American Heritage® Dictionary of the English Language, Fourth Edition
- n. Any of various pungent, aromatic plant substances, such as cinnamon or nutmeg, used to flavor foods or beverages.
- n. These substances considered as a group.
- n. Something that adds zest or flavor.
- n. A pungent aroma; a perfume.
- v. To season with spices.
- v. To add zest or flavor to.
Century Dictionary and Cyclopedia
- n. Kind; sort; variety; species.
- n. Kind of thing; anything of the kind or class before indicated; such sort: used demonstratively or indefinitely.
- n. An exemplification of the kind of thing mentioned; specimen; sample; instance; piece.
- n. A characteristic touch or taste; a modicum, smack, or flavoring, as of something piquant or exciting to the mind: as, a spice of roguery or of adventure.
- n. A substance aromatic or pungent to the taste, or to both taste and smell; a drug; a savory or piquant condiment or eatable; a relish. The word in this sense formerly had a much wider range than at present (def, 6); it is still used in northern England as including sweetmeats, gingerbread, cake, and any kind of dried fruit.
- n. Now, specifically One of a class of aromatic vegetable condiments used for the seasoning of food, commonly in a pulverized state, as pepper, allspice, nutmeg, ginger, cinnamon, and cloves; collectively, such substances as a class: as, the trade in spices or spice.
- n. A piquant odor or odorous substance, especially of vegetable origin; a spicy smell.
- n. Figuratively, a piquant concomitant; an engaging accompaniment or incident; an attractive or enjoyable variation.
- n. Synonyms Relish, savor, dash.
- To prepare with a condiment or seasoning, especially of something aromatic or piquant; season or temper with a spice or spices: as, highly spiced food; to spice wine.
- To vary or diversify, as speech, with words or matter of a different kind or tenor; interlard; make spicy, piquant, or entertaining; as, to spice one's talk with oaths, quips, or scandal; to spice a sermon with anecdotes.
- n. A small stick.
- n. uncountable Plant matter (usually dried) used to season or flavour food.
- n. countable Any variety of spice.
- n. figuratively, uncountable Appeal, interest; an attribute that makes something appealing, interesting, or engaging.
- n. uncountable, Yorkshire Sweets, candy.
- v. transitive To add spice or spices to.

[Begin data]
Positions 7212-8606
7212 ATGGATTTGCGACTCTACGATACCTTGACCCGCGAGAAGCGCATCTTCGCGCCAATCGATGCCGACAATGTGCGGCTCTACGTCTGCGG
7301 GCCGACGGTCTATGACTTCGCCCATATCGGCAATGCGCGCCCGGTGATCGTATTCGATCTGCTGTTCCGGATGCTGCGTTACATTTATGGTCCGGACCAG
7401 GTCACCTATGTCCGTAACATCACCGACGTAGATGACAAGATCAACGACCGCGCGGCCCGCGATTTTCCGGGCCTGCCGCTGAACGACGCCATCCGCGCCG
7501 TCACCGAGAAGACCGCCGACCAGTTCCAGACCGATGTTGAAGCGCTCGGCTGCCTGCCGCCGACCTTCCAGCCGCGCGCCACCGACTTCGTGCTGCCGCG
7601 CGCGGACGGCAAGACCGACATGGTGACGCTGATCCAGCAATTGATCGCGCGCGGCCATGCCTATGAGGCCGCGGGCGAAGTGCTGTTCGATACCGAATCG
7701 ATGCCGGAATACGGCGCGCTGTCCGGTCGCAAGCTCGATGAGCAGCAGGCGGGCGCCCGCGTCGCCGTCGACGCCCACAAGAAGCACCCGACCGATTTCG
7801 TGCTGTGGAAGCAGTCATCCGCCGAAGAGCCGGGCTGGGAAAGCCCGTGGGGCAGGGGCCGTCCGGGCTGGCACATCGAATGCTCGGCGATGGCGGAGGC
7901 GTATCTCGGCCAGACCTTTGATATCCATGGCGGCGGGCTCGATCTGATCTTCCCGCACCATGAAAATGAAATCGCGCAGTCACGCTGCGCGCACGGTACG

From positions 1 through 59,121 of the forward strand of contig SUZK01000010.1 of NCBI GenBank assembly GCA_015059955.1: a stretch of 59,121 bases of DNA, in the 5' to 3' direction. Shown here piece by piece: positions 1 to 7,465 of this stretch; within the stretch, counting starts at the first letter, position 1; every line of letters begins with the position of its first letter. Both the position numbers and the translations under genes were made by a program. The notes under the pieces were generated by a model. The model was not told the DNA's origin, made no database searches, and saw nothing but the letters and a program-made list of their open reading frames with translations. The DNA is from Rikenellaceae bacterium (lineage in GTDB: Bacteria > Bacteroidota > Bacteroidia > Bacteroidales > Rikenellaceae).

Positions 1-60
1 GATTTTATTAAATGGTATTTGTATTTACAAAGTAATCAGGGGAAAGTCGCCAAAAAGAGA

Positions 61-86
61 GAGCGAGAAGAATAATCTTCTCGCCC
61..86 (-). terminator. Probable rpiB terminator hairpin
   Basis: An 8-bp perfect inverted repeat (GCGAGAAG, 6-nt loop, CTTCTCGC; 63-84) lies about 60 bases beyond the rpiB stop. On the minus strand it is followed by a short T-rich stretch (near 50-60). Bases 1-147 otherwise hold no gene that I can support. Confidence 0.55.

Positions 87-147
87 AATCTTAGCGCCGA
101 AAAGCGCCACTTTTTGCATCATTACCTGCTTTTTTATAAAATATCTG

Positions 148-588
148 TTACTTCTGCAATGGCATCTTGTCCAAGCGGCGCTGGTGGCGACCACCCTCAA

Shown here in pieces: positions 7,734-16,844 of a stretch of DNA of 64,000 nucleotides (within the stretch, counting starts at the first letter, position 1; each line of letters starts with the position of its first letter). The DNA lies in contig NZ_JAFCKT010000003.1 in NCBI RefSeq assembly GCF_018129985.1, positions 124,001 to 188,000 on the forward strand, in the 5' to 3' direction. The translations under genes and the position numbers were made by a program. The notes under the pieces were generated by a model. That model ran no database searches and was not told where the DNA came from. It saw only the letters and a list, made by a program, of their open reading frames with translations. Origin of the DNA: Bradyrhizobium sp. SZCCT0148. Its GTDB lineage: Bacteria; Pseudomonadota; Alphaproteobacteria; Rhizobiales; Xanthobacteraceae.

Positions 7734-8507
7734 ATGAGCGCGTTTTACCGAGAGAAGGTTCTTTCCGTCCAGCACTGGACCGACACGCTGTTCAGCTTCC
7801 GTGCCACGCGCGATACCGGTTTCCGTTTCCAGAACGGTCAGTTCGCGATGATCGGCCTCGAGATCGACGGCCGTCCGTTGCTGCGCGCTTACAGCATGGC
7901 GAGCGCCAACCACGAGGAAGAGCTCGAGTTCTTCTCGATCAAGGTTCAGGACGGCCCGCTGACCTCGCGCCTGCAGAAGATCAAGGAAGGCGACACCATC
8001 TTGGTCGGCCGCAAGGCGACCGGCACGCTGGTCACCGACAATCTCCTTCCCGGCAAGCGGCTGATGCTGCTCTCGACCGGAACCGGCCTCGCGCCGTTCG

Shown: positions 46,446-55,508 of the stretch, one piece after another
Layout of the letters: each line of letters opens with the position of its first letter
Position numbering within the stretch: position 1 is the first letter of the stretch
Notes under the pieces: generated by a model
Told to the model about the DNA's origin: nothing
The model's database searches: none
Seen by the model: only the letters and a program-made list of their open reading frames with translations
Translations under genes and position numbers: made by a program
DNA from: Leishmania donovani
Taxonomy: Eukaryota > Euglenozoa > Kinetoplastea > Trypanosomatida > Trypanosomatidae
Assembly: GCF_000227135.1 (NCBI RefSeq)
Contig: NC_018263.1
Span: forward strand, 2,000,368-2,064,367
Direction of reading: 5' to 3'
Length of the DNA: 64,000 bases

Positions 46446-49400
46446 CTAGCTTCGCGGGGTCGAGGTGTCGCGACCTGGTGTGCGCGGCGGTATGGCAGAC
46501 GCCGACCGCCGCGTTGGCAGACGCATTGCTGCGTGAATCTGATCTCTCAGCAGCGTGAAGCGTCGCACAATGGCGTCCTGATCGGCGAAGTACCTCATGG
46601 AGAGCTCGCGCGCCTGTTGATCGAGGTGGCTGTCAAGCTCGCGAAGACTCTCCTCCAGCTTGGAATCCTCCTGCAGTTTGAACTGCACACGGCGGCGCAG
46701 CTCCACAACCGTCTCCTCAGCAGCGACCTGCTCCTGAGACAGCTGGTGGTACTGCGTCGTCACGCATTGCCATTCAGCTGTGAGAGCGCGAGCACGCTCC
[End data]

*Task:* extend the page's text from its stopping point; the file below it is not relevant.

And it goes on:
- n. nonce word Plural form of spouse.
GNU Webster's 1913
- n. obsolete Species; kind.
- n. A vegetable production of many kinds, fragrant or aromatic and pungent to the taste, as pepper, cinnamon, nutmeg, mace, allspice, ginger, cloves, etc., which are used in cookery and to flavor sauces, pickles, etc.
- n. Figuratively, that which enriches or alters the quality of a thing in a small degree, as spice alters the taste of food; that which gives zest or pungency; a slight flavoring; a relish; hence, a small quantity or admixture; a sprinkling.
- v. To season with spice, or as with spice; to mix aromatic or pungent substances with; to flavor; to season.
- v. To fill or impregnate with the odor of spices.
- v. obsolete To render nice or dainty; hence, to render scrupulous.
- n. any of a variety of pungent aromatic vegetable substances used for flavoring food
- v. add herbs or spices to
- n. aromatic substances of vegetable origin used as a preservative
- v. make more interesting or flavorful
- n. the property of being seasoned with spice and so highly flavored
- Formed by analogy with mice as the plural of mouse by Robert A. Heinlein in Time Enough for Love. (Wiktionary)
- Middle English, from Old French espice, from Late Latin speciēs, wares, spices, from Latin, kind; see species. (American Heritage® Dictionary of the English Language, Fourth Edition)
“The word spice came from the medieval Latin species, which meant “kind of merchandise.””
“No. (2) The term spice means any aromatic vegetable substance in the whole, broken, or ground form, except for those substances which have been traditionally regarded as foods, such as onions, garlic and celery; whose significant function in food is seasoning rather than nutritional; that is true to name; and from which no portion of any volatile oil or other flavoring principle has been removed.”
“It was a proverbial saying in the school that Annie Forest was always in hot water; she was exceedingly daring, and loved what she called a spice of danger.”
“Travis Jackson walks through his modest ranch house, admiring the kitchen's built-in spice rack and the red-oak floors.”
“Your comparison between oil and spice is spot on -- I wish I'd thought of it!”
“The use of synthetic marijuana, which often is called "spice" after a popular brand name, is rising at an alarming rate across the military, commanders say.”
“There seemed a certain spice about it, such as men must feel who take delight in making pets of ferocious animals.”
“Looks yummy ... my pumpkin spice bread for tomorrow's playgroup didn't turn out so hot, so I was looking for somethiing else to try.”
“I threw in black pepper, garlic and oregano too instead of the pumpkin pie spice from the other recipe.”
“The spice is gone and now you are coddling each other - bleah!!!”
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